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Linear programming techniques for developing an optimal electrical system including high-voltage direct-current transmission and storage

Abstract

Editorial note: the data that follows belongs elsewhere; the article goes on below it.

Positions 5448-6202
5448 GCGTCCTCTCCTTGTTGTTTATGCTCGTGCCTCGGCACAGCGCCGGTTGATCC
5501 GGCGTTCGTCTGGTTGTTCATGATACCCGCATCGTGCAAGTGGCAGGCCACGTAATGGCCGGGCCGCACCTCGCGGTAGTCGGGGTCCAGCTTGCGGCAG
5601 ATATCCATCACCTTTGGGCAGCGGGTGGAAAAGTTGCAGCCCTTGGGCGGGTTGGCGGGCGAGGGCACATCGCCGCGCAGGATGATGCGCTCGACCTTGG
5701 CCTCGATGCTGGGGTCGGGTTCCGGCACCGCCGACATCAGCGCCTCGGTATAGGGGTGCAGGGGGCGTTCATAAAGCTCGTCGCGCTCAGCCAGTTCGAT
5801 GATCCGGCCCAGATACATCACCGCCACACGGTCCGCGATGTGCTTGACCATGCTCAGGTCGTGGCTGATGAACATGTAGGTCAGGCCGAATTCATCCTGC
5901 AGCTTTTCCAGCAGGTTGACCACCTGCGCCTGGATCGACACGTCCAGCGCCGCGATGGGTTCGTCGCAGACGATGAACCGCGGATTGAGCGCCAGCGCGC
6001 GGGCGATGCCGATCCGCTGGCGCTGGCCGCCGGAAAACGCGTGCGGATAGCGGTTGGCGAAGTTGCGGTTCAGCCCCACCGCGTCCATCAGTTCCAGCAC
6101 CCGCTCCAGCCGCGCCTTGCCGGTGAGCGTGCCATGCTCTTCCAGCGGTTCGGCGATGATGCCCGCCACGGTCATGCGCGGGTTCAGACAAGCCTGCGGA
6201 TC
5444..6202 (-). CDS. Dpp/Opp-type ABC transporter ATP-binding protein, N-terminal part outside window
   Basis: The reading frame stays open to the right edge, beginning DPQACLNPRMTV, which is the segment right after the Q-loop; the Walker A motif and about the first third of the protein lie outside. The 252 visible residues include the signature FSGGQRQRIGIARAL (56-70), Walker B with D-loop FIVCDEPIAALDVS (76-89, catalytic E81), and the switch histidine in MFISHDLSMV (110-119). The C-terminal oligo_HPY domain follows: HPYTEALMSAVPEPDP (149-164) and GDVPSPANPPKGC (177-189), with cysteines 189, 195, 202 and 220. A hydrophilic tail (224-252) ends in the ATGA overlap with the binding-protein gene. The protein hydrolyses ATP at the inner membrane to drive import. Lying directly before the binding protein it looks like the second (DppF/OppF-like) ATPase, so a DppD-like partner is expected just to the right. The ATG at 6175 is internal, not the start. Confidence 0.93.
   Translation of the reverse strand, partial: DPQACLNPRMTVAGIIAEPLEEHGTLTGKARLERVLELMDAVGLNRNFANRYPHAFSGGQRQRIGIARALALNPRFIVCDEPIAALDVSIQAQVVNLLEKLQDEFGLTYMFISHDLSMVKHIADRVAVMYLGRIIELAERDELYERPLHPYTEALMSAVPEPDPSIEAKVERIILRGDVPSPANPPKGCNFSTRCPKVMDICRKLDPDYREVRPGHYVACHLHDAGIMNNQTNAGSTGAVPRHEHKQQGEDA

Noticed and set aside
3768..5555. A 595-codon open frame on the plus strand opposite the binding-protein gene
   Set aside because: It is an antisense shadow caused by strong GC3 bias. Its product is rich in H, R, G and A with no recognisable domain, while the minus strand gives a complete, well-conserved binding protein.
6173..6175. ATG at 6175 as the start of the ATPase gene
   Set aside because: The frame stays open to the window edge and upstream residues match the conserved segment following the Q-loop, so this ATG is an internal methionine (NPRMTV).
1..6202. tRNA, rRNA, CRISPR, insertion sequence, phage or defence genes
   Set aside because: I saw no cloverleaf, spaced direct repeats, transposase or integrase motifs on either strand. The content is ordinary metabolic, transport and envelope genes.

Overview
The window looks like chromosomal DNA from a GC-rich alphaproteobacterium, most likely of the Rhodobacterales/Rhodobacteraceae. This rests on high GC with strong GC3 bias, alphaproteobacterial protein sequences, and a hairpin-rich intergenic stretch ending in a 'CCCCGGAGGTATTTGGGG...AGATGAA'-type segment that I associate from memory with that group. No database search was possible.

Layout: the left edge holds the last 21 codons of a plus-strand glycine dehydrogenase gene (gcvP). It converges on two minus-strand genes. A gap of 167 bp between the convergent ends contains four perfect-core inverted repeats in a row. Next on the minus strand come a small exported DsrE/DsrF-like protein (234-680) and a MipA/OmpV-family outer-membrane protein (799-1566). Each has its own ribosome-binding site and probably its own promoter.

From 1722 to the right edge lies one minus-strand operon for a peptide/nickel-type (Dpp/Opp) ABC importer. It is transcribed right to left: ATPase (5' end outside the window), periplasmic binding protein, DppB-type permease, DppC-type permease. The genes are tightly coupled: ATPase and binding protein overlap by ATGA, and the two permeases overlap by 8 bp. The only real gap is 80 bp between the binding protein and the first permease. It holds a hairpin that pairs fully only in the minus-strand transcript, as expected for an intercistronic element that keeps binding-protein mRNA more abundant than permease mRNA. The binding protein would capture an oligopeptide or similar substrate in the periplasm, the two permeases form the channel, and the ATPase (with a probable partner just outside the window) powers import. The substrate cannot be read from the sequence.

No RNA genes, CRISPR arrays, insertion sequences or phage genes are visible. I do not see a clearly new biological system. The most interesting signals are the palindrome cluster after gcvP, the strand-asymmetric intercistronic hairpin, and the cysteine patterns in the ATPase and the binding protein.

The planning and design of an electric power system, including high-voltage direct-current transmission, is a complex optimization problem. The optimization must integrate and model the engineering requirements and limitations of the generation, while simultaneously balancing the system electric load at all times. The problem is made more difficult with the introduction of variable generators, such as wind and solar photovoltaics. In the present paper, we introduce two comprehensive linear programming techniques to solve these problems. Linear programming is intentionally chosen to keep the problems tractable in terms of time and computational resources. The first is an optimization that minimizes the deviation from the electric load requirements. The procedure includes variable generators, conventional generators, transmission, and storage, along with their most salient engineering requirements. In addition, the optimization includes some basic electric power system requirements. The second optimization is one that minimizes the overall system costs per annum while taking into consideration all the aspects of the first optimization. We discuss the benefits and disadvantages of the proposed approaches. We show that the cost optimization, although computationally more expensive, is superior in terms of optimizing a real-world electric power system. The present paper shows that linear programming techniques can represent an electrical power system from a high-level without undue complication brought on by moving to mixed integer or nonlinear programming. In addition, the optimizations can be implemented in the future in planning tools.

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